Doorbell dread is both learned behavior and a symptom of our upbringing. As children, when outsiders are required to be in the home (for something mundane like a repair, an inspection, or a property tax assessment) we witness our hoarders panic, embarrassed and anxious about the intrusion of others and the condition of the home. Children steeped in this reaction to visitation then adopt the same anxiety about visitors (welcomed or otherwise); it becomes part of their adult emotional response.
As children grow and understand that the condition of their home is not normal, they internalize the same fears of discovery and judgment, over time becoming adept at crafting the excuses and deferrals necessary to keep friends out of their home. That reflex to hide doesn’t necessarily go away when the “danger” is over and they’ve left the hoard.
Whatever camp you fall into, the anxiety of visitors can rob you of the joys of socializing and enjoying visits. The “intrusion” of digital visitors can cause the same feelings, especially when it happens unexpectedly (for instance, one of the kids jumping on with friends and running around the house with the iPad.)
With the world still neck-deep in a pandemic, Zoom isn’t going anywhere for a while. Between school, work, and regular social calls, the digital doorbell is here to stay. But you CAN employ some skills to quiet your anxiety and reduce your house dysphoria.
My mudroom/classroom? It’s not just a cute idea. It’s a coping mechanism for me. The “classroom” is a place where all their school items can be stored, they can work freely, converse on calls, and generally have the run of the place.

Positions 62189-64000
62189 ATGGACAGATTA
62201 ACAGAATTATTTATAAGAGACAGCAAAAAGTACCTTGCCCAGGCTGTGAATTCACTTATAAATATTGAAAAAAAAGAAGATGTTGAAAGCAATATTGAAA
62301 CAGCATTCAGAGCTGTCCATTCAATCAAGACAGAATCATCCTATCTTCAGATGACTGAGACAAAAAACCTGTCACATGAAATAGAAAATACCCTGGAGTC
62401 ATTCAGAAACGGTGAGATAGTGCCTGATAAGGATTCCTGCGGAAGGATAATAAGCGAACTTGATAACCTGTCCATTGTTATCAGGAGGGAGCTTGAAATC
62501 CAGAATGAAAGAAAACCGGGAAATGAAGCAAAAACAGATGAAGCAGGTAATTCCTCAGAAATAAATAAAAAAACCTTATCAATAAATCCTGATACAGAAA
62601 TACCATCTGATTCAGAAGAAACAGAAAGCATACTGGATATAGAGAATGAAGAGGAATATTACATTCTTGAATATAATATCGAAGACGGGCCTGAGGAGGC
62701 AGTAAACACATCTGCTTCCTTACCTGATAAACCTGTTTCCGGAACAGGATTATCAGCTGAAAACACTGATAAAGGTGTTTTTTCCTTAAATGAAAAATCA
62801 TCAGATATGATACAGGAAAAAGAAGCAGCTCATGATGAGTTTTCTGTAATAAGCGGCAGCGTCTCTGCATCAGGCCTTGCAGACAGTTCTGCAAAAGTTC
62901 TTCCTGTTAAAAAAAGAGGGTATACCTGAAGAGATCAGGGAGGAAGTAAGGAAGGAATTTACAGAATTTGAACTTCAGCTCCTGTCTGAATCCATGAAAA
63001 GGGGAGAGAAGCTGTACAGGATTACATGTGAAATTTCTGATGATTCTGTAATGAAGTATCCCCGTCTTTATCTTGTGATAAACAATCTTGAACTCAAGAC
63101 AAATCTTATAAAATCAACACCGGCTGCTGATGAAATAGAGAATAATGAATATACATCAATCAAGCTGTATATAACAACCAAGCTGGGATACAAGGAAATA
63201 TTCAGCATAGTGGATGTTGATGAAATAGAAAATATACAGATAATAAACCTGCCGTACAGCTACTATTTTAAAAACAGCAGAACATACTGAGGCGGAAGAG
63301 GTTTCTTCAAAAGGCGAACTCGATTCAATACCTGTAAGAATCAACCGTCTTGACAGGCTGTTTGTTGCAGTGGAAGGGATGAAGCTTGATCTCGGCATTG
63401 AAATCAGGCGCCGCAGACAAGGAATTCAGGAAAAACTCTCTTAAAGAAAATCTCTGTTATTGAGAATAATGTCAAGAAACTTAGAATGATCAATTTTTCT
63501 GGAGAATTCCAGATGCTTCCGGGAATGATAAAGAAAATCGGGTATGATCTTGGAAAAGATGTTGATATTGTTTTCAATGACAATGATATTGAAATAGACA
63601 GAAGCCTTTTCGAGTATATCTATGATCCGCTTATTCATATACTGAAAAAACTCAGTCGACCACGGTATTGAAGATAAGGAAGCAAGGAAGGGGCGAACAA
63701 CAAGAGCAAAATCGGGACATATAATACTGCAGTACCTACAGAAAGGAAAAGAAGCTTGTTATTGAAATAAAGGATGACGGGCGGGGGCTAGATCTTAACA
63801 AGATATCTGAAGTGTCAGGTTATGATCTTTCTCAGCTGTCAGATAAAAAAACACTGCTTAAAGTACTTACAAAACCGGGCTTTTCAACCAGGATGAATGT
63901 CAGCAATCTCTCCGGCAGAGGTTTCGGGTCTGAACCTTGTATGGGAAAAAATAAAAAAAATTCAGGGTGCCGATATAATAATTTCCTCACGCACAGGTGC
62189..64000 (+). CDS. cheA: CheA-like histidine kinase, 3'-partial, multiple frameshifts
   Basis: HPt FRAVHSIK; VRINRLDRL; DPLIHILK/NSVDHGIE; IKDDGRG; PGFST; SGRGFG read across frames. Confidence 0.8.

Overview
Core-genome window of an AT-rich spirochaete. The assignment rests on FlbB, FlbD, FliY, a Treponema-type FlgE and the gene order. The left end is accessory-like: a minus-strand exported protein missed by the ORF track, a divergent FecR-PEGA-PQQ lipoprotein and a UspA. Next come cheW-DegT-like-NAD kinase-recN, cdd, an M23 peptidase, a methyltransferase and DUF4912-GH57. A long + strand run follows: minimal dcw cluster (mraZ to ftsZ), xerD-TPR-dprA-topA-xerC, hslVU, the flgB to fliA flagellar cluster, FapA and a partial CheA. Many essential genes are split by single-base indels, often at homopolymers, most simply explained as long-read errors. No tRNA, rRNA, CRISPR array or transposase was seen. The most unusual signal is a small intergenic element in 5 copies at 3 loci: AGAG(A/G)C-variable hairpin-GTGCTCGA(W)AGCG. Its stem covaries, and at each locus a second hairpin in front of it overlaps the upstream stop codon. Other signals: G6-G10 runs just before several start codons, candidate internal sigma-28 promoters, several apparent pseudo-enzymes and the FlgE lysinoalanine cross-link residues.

The classroom takes 10 minutes to tidy up before a “call day” and it’s completely separate from the main living areas of the house. That creates a nice divide between “school time” and “home time” for the kids… while keeping all their noise and construction paper corralled in one area.
Now, I know not everyone has a room they can free up for Zoom. If space is limited, creating a designated corner or area for class calls is a great idea. It allows you to create a controlled environment, making management of the space much easier. It also lets your kids know where everything is when it’s time to get to work, and creates the right frame of mind for studying.
If your house isn’t feeling up to snuff, take a minute in the quiet parts of the day to tackle the areas concerning you. I do this in the classroom downstairs before every “online” school day, and it helps me to feel confident in the space, but it can work for any space in your home where you’ll be hosting digital “company.”